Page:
In the pressure of the publish or perish mentality, an insidious culture has emerged where a work-life balance is frowned upon, working a 40+ hour week is celebrated, and supervisors keep any semblance of hobbies, interests, family or a life very, very quiet. This is detrimental – to the academic, to their colleagues and to their students. This has worsened during the pandemic – in a time when people are having to juggle work, family and their homes more than ever, academic burnout is on the rise. Increasingly, there has been push back to academics taking pride in overworking, and more importantly, in encouraging their students to follow these toxic work habits.
To normalise academics and postgraduate students embracing a work-life balance and celebrating their non-work-related topics, this month in the SAYAS blog we are celebrating the things that our bloggers do outside of their research and postgraduate studies. To kick this off, the SAYAS blog co-editors discuss this problem, and re-introduce themselves without discussing their academic titles or accomplishments. Watch our video below:
This conversation started in January, during our first meeting with the 2021 bloggers. We each introduced ourselves to the group, and then realised how narrow and repetitive those introductions were. These themes emerged again and again as we worked together as co-editors, sharing voice notes between walks in the park, dance classes, and those last few edits on a paper. Recording this is a reminder to ourselves not to glamourise a toxic work culture, and to share our multi-dimensional lives with our students.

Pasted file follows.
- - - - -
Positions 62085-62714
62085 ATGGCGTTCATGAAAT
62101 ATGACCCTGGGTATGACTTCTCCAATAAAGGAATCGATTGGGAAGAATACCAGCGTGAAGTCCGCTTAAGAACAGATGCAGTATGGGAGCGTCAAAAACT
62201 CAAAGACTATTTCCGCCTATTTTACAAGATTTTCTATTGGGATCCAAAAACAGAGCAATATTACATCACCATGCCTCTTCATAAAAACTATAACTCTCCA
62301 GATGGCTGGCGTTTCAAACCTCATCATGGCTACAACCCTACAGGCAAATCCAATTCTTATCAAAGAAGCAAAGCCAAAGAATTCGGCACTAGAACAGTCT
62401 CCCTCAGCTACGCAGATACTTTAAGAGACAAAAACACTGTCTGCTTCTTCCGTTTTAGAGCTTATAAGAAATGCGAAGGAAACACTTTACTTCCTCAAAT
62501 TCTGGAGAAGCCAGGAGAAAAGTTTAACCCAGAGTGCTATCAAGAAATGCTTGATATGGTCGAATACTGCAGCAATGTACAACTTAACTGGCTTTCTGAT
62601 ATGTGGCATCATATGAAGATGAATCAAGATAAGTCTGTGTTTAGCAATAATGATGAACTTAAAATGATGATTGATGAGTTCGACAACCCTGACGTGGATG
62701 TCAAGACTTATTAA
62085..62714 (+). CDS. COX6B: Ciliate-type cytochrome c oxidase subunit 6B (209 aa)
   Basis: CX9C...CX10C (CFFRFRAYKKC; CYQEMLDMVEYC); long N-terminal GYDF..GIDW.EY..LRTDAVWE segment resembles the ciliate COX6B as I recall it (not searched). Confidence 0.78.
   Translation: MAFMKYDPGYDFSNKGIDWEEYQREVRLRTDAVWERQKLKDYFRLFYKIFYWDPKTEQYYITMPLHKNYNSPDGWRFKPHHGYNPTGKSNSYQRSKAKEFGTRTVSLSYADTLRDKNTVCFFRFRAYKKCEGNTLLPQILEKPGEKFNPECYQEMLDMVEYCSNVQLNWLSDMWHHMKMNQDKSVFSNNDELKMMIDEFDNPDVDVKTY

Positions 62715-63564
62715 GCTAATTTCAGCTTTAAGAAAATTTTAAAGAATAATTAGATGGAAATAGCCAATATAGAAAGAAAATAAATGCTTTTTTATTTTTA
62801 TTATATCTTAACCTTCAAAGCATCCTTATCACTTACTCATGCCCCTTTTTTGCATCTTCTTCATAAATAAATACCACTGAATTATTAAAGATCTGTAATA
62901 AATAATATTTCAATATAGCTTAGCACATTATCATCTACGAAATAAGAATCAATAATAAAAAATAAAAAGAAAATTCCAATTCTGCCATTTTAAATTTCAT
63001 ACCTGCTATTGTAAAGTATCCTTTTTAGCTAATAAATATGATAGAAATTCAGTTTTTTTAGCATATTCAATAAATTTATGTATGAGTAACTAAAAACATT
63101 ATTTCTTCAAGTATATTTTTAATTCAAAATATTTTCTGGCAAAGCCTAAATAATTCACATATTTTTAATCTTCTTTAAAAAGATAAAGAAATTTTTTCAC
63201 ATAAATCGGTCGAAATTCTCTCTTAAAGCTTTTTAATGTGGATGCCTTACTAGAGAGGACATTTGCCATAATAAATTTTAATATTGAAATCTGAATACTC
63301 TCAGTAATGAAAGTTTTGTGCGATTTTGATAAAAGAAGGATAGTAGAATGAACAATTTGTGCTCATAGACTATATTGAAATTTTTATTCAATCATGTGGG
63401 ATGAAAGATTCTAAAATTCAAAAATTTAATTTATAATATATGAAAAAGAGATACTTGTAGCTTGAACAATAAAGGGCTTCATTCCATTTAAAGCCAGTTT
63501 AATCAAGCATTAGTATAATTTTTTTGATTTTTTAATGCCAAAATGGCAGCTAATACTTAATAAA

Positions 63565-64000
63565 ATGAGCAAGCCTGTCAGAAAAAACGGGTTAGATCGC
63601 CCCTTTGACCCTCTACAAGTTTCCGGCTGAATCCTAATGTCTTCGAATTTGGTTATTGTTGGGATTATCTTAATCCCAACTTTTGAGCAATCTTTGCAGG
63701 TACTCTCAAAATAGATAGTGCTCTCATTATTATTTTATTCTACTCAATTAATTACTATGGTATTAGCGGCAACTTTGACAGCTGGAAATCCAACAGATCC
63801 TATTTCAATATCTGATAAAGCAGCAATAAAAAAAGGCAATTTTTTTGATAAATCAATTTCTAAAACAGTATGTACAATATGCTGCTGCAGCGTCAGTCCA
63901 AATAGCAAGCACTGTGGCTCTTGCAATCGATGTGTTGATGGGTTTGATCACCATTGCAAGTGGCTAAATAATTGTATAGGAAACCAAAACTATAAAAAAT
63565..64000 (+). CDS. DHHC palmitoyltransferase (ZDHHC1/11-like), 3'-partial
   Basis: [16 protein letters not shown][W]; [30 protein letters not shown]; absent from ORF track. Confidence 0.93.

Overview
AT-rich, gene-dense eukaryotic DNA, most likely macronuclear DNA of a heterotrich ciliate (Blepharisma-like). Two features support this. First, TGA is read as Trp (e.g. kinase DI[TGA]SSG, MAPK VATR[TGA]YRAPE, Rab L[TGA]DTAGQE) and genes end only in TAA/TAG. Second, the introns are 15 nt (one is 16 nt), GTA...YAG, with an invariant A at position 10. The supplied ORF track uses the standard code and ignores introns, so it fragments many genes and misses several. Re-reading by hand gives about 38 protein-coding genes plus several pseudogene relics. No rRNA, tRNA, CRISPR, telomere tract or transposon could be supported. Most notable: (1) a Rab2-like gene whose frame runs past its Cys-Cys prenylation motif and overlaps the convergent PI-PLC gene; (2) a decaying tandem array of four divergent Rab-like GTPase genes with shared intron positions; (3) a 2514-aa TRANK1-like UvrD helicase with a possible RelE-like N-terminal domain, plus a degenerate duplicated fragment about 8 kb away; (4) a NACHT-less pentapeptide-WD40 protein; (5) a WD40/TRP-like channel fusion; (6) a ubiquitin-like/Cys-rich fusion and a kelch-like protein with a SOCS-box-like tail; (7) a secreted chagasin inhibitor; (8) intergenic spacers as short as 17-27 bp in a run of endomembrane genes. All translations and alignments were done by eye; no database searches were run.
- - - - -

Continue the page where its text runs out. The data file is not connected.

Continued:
Jennifer and Roula
One thought on “We are academics, but we are also…”
Yay! I’m also looking forward to seeing more of these from the bloggers. This is really interesting and has got me thinking about how I need to work on my introduction going forth. From a real life experience, my career as an academic (which has always been my everything) was kind of “taken away” from me over the past couple of years. I’ve been officially at home for a year now, after my last postdoctoral fellowship contract ended. As a result, I’ve been struggling to find my identity outside that. Because I am no longer Dr Njisane, who is affiliated to this/that institution, I often feel like such a failure and prefer being in hiding from anything else I’ve ever been involved in. Forgetting to appreciate and embrace all these other things that make me human and worthy. Yes! I have a good academic profile so far and so much potential at it. But I’m also a great mom to my very own 4 year old monster 😂 I am a sister, a daughter, a friend. I love music and singing, writing (I was one of the very first bloggers by the way), taking walks, going for a drive on quiet roads, seeing nature, animals (except for reptiles and amphibians, sorry), great conversations, and so much more. And all this is okay.
May more academics find and nurture who they truly are, outside of their work. It’s worth it, for your mental health.
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